Autoimmune conditions, where the immune system mistakenly attacks the body's own cells, are complex and challenging to manage. Nutrition plays a crucial role in supporting individuals with autoimmune conditions, with some specific dietary strategies proving very beneficial. In this blog post, I delve into the connection between autoimmune conditions and nutrition, exploring how the removal of gluten and dairy, reducing specific plant foods, and considering an extreme approach – the carnivore diet – as an ultimate elimination diet for autoimmune conditions.
Understanding Autoimmune Conditions and Nutrition
The relationship between autoimmune conditions and nutrition is intricate. While genetics can make you more susceptible to the development of autoimmune diseases it is environmental factors that are usually the deciding factor on whether it may develop. This includes things like infections, stress as well as diet, and evidence suggests that the food we eat may play a significant role in continuing to trigger and exacerbate symptoms. The good news is that the right nutrition can also be used to help support the immune system, to reduce inflammation, and even to put the autoimmune disease into remission in some cases. Along the way this can help you not only feel better, reduce symptoms, give you more energy and promote overall well-being.
Nutrition Strategies for Autoimmune Conditions
What might the best nutrition strategies be if you have an autoimmune condition? Well, I am going to give you my top five tips in this which are to remove gluten, remove dairy and remove other plant foods that may be triggering your immune system and to simply eat more meat and animal fats. Some of these suggestions might surprise you but I will reveal why they can be helpful.
Before we go on to look at the strategies in more detail, I want to tell you a little story about me. After a nasty virus in 2021 I felt my energy was flagging slightly and I had an annoying postnasal drip that I just couldn’t get rid of. I also had puffy eyes and slightly achy joints. These symptoms persevered despite me trying lots of things to get rid of them. I finally had some blood tests done which showed I had raised ANA antibodies as well as antibodies to my thyroid gland as well as a raised TSH (Thyroid Stimulating Hormone). I was diagnosed with Hashimoto’s Thyroiditis an autoimmune condition and referred to a rheumatologist for further investigation as it was suspected something else might be going on too. At least I knew what was going on now to some extent. I have never eaten a lot of gluten and dairy but I was super careful to cut them out completely, checking all the labels on any package foods. I made sure I was eating lots of foods containing vitamins and minerals helpful to support the thyroid gland including zinc, selenium, etc.. I also took some extra supplementation of vitamin C, iodine, magnesium, B vitamins, D & K. I did all this for three months and it did help a little but not a lot. So I tried Metavive Thyroid extract for a few weeks and again it helped a little. I was beginning to get frustrated and as a nutritional therapist I was aware that there might be a solution in the carnivore keto diet approach so so I decided to give it ago.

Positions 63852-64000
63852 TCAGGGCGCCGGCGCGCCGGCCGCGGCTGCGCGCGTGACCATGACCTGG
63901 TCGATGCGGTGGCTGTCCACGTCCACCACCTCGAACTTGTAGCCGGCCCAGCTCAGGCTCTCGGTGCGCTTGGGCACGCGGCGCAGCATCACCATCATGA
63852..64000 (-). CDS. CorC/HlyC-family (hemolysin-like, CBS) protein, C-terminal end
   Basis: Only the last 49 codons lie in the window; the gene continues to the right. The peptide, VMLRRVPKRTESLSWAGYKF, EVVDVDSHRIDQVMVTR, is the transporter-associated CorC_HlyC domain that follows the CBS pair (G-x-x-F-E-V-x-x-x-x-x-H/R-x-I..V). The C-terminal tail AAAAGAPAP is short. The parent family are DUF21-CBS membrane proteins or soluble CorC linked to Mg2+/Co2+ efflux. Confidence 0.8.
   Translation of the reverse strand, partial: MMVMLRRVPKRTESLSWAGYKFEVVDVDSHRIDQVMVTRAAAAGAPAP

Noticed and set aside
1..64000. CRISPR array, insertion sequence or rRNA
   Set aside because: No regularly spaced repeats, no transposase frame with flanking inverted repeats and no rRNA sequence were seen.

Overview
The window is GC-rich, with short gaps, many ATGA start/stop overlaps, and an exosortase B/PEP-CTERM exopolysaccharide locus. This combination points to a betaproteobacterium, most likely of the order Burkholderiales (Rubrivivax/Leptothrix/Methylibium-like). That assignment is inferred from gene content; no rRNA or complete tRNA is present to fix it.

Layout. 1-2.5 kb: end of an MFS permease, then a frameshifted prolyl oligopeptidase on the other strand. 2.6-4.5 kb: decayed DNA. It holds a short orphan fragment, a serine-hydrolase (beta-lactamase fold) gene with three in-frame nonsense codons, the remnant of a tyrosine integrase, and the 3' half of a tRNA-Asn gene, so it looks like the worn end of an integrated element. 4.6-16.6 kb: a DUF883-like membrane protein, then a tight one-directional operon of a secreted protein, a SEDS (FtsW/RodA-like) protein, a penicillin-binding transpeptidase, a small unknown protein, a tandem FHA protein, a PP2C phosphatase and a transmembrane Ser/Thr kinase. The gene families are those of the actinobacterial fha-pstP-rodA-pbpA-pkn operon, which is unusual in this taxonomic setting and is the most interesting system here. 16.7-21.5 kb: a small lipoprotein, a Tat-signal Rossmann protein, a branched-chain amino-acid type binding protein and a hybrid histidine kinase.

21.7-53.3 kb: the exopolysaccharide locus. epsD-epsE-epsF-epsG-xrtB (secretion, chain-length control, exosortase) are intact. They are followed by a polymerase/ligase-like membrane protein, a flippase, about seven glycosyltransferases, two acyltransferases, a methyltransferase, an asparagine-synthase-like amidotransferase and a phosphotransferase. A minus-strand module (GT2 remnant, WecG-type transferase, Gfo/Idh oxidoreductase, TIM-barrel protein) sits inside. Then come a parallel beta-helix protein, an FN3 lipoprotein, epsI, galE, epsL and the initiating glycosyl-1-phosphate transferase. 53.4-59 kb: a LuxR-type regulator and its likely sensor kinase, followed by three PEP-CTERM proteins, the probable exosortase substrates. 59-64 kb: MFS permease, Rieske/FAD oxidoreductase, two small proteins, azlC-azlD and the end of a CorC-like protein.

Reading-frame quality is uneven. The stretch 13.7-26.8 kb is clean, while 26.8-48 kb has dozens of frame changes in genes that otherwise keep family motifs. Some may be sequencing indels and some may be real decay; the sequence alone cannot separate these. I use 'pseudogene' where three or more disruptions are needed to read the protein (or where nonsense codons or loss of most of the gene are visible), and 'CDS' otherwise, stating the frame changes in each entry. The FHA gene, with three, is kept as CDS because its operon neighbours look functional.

Over a couple of weeks I slowly stopped all my supplements partly because I knew that some of them might cause loose bowels on a carnivore diet and because I wanted to get rid of any fillers/cellulose capsules and additives that might be a trigger. I transitioned onto carnivore by slowly reducing the vegetables, salad and fruit in my diet. I ate fatty cuts of meat like short rib, brisket and oxtail, made lots of bone broth and bought high quality additive free bacon. I did eat a few eggs, especially egg yolks and I had a very small handful of berries on the odd occasion. Within 2 weeks I felt amazing, I got my bloods checked and all my thyroid markers were coming back towards normal. A couple of months later they were optimal! All with no supplements, mainly animal food and very little plant food. I have continued to stick with a mainly animal based diet, with periods of pure carnivore interspersed with periods with a little bit of vegetables and fruit. I avoid all gluten and diary (I did try reintroducing dairy without success) and I avoid all grains and legumes and most of the time nuts too.